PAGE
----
Brahma Sutras (Shankaracharya)

by George Thibaut | 1890 | 203,611 words

English translation of the Brahma sutras (aka. Vedanta Sutras) with commentary by Shankaracharya (Shankara Bhashya): One of the three canonical texts of the Vedanta school of Hindu philosophy. The Brahma sutra is the exposition of the philosophy of the Upanishads. It is an attempt to systematise the various strands of the Upanishads which form the ...

54. There is separation (of the Self from the body) because its existence does not depend on the existence of that (viz. the body), but there is not (non-separation); as in the case of perceptive consciousness.

The assertion that the Self is not separate from the body cannot be maintained. The Self rather must be something separate from the body, 'because the existence (of the Self) does not depend on the existence of that (i.e. the body).' For if from the circumstance that they are where the body is you conclude that the qualities of the Self are qualities of the body, you also must conclude from the fact that they are not where the body is that they are not qualities of the body, because thereby they show themselves to be different in character from the qualities of the body. Now the (real) qualities of the body, such as form and so on, may be viewed as existing as long as the body exists; life, movement, &c., on the other hand, do not exist even when the body exists, viz. in the state of death. The qualities of the body, again, such as form and so on, are perceived by others; not so the qualities of the Self, such as consciousness, remembrance, and so on. Moreover, we can indeed ascertain the presence of those latter qualities as long as the body exists in the state of life, but we cannot ascertain their non-existence when the body does not exist; for it is possible that even after this body has died the qualities of the Self should continue to exist by passing over into another body. The opposite opinion is thus precluded also for the reason of its being a mere hypothesis.--We further must question our opponent as to the nature of that consciousness which he assumes to spring from the elements; for the materialists do not admit the existence of anything but the four elements. Should he say that consciousness is the perception of the elements and what springs from the elements, we remark that in that case the elements and their products are objects of consciousness and that hence the latter cannot be a quality of them, as it is contradictory that anything should act on itself. Fire is hot indeed but does not burn itself, and the acrobat, well trained as he may be, cannot mount on his own shoulders. As little could consciousness, if it were a mere quality of the elements and their products, render them objects of itself. For form and other (undoubted) qualities do not make their own colour or the colour of something else their objects; the elements and their products, on the other hand, whether external or belonging to the Self (the organism) are rendered objects by consciousness. Hence in the same way as we admit the existence of that perceptive consciousness which has the material elements and their products for its objects, we also must admit the separateness of that consciousness from the elements. And as consciousness constitutes the character of our Self, the Self must be distinct from the body. That consciousness is permanent, follows from the uniformity of its character (and we therefore may conclude that the conscious Self is permanent also; as also follows) from the fact that the Self, although connected with a different state, recognises itself as the conscious agent--a recognition expressed in judgments such as 'I saw this,'--and from the fact of remembrance and so on being possible[1].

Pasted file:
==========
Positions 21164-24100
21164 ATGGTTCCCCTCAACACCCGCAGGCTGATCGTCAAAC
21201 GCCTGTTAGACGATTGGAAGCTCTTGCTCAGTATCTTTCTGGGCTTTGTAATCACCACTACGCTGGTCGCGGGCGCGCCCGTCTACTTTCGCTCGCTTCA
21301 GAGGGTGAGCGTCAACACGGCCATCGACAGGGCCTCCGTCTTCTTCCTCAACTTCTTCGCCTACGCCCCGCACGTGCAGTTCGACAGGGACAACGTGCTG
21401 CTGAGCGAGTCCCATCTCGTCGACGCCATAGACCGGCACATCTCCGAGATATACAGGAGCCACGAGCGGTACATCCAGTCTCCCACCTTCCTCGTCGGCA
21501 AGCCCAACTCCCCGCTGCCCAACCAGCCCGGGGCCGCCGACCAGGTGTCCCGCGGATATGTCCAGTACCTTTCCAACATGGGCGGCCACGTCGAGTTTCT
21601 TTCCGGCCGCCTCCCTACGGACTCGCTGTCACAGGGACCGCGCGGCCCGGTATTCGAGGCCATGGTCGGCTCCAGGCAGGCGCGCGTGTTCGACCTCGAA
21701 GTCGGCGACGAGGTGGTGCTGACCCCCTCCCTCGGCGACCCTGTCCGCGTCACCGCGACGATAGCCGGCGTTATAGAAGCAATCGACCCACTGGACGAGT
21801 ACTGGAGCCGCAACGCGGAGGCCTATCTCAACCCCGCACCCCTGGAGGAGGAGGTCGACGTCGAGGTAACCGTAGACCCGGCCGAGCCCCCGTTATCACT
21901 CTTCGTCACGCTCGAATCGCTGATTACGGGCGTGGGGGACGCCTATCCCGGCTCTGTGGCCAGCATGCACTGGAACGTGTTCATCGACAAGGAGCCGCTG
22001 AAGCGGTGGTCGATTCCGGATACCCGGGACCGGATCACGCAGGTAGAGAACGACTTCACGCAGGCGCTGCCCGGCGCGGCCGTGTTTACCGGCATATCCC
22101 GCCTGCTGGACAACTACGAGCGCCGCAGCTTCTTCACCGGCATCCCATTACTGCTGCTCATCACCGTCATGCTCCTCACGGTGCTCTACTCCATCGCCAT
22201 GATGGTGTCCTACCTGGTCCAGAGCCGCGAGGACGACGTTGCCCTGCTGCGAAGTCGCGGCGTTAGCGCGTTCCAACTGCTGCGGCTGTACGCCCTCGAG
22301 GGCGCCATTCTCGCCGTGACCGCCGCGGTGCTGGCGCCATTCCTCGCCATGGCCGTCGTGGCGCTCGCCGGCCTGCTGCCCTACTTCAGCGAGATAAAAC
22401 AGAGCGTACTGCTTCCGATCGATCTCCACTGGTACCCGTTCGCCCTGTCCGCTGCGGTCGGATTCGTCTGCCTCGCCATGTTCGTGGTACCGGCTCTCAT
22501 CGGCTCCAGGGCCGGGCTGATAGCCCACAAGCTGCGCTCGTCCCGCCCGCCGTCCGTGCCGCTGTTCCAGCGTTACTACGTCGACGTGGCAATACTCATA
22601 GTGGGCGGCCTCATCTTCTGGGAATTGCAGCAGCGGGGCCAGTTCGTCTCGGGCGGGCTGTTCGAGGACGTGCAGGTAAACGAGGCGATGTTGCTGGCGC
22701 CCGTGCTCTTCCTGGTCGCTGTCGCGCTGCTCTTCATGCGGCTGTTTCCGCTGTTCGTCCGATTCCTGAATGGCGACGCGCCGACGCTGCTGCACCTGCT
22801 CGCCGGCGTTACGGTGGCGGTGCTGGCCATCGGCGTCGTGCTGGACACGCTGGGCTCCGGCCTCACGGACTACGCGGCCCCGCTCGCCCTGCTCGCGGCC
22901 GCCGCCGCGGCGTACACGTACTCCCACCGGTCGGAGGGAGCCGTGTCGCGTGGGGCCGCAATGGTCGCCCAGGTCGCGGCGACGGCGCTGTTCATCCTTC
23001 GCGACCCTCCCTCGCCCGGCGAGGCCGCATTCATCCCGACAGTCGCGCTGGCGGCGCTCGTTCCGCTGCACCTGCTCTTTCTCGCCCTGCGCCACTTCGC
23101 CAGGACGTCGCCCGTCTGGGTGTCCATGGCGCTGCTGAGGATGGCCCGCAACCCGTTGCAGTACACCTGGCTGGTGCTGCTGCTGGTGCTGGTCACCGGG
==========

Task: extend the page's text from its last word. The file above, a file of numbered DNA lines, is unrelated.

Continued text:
The argumentation that consciousness is an attribute of the body because it is where a body is, is already refuted by the reasons stated above. Moreover, perceptive consciousness takes place where there are certain auxiliaries such as lamps and the like, and does not take place where those are absent, without its following therefrom that perception is an attribute of the lamp or the like. Analogously the fact that perception takes place where there is a body, and does not take place where there is none, does not imply that it is an attribute of the body; for like lamps and so on the body may be used (by the Self) as a mere auxiliary. Nor is it even true that the body is absolutely required as an auxiliary of perception; for in the state of dream we have manifold perceptions while the body lies motionless.--The view of the Self being something separate from the body is therefore free from all objections.

Footnotes and references:

[1]:

The 'nityatvaṃ ca' of the text might perhaps be connected directly with 'ātmano.' Ānanda Giri on the entire passage: Bhavatu tarhi bhūtebhyo&'2365;tiriktā svātantryopalabdhis tathāpi katham ātmasiddhis tatrāha upalabdhīti, kṣaṇikatvāt tasyā nityātmarūpatvam ayuktam ity āśaṅkyājānatas tadbhedābhāvād viṣayoparāgāt tadbhānād asāv eva nityopalabdhir ity āha nityatvaṃ ceti, kiṃ ca sthūladehābhimānahīnasya svapne pratyabhijñānād atiriktātmasiddhir ity āha aham iti, svapne sthūladehāntarasyaivopalabdhṛtvam ity āśaṅkyāha smṛtyāditi, upalabdhṛsmartror bhede saty anyopalabdhe&'2365;nyasya smṛtir icchādayaś ca neti na tayor anyatety arthaḥ.

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